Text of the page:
3. May FDA distinguish claims concerning conventional foods from those relating to dietary supplements, taking into account limits on claims that can be made about foods in the Nutrition Labeling and Education Act, 21 U.S.C. 301, 321, 337, 343, 371? What must an administrative record contain to sustain or deny claims on food labels? How can information best be presented in a succinct but non-misleading fashion? To what extent do assertions in claims need qualifications or disclaimers added to the label to avoid any misconceptions that consumers may draw? Is there a basis to believe that consumers approach claims about conventional foods and dietary supplements differently? Regulating the food industry and requiring labels on products is another intrusive regulation on private industry. Let the market decide. If consumers want product labeling, let them send that message with their dollars to the companies who provide product labels.
4. Should disclaimers be required to be in the same (or smaller or larger) size of type and given equal prominence with claims? Is there any relevant authority or social science research on this issue? Again, let the buyer beware. If a company falsely advertises their product, the consumer has the option of filing a lawsuit against the company. There is no need for intrusive government regulation to protect us.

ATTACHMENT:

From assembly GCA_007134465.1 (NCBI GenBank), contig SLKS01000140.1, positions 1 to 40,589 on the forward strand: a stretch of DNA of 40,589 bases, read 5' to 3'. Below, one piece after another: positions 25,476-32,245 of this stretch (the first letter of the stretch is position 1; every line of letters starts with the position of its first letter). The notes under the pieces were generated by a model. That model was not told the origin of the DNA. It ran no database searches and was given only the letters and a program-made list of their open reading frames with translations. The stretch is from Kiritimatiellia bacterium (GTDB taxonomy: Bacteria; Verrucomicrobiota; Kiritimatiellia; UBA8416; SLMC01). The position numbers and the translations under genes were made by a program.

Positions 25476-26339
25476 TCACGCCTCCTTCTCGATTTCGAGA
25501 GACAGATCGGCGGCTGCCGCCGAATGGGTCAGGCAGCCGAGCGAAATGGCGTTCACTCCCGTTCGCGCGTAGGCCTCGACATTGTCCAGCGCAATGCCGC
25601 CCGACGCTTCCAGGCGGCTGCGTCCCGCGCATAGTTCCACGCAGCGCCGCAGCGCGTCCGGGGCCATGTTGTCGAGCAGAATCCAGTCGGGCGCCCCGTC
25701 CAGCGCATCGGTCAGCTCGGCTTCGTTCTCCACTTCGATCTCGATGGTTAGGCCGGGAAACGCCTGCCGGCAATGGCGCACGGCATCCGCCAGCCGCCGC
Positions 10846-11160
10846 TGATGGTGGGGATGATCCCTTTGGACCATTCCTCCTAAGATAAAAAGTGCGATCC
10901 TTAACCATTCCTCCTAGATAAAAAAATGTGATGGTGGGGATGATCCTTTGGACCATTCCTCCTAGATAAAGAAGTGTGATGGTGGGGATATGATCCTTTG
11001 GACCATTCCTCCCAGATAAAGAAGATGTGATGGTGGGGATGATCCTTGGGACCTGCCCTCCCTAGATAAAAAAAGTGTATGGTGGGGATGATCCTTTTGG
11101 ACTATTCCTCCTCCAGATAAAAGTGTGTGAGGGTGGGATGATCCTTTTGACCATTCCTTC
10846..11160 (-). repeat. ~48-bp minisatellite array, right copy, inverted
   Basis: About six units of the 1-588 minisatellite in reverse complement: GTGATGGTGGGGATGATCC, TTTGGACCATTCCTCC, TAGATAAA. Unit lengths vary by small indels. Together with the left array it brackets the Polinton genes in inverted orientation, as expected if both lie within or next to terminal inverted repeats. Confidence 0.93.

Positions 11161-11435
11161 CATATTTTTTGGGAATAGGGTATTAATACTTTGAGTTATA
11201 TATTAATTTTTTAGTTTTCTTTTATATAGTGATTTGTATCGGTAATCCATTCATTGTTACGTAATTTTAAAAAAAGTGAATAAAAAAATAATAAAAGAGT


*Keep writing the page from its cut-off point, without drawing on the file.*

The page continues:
5. How can warnings be made most effective in preventing harm while minimizing the chances of consumer confusion or inattention? Is there any evidence as to which types of warnings consumers follow or disregard? Warnings are unnecessary and are beyond the scope and responsibilities of the government.
6. What arguments or social science evidence, if any, can be used to support distinguishing between claims made in advertisements and those made on labels? Does the First Amendment and the relevant social science evidence afford the Government greater latitude over labels? The very reason the Founding Fathers articulated first the right of Free Speech was because history taught us that it is the first right that an intrusive government tries to prohibit. The government has no right, for any reason, to interfere with an individual or a company's right to free speech. If that speech is later determined to be slanderous or dangerous, it is up to the individual harmed to bring suit. The government does not need to take premptive measures to protect consumers.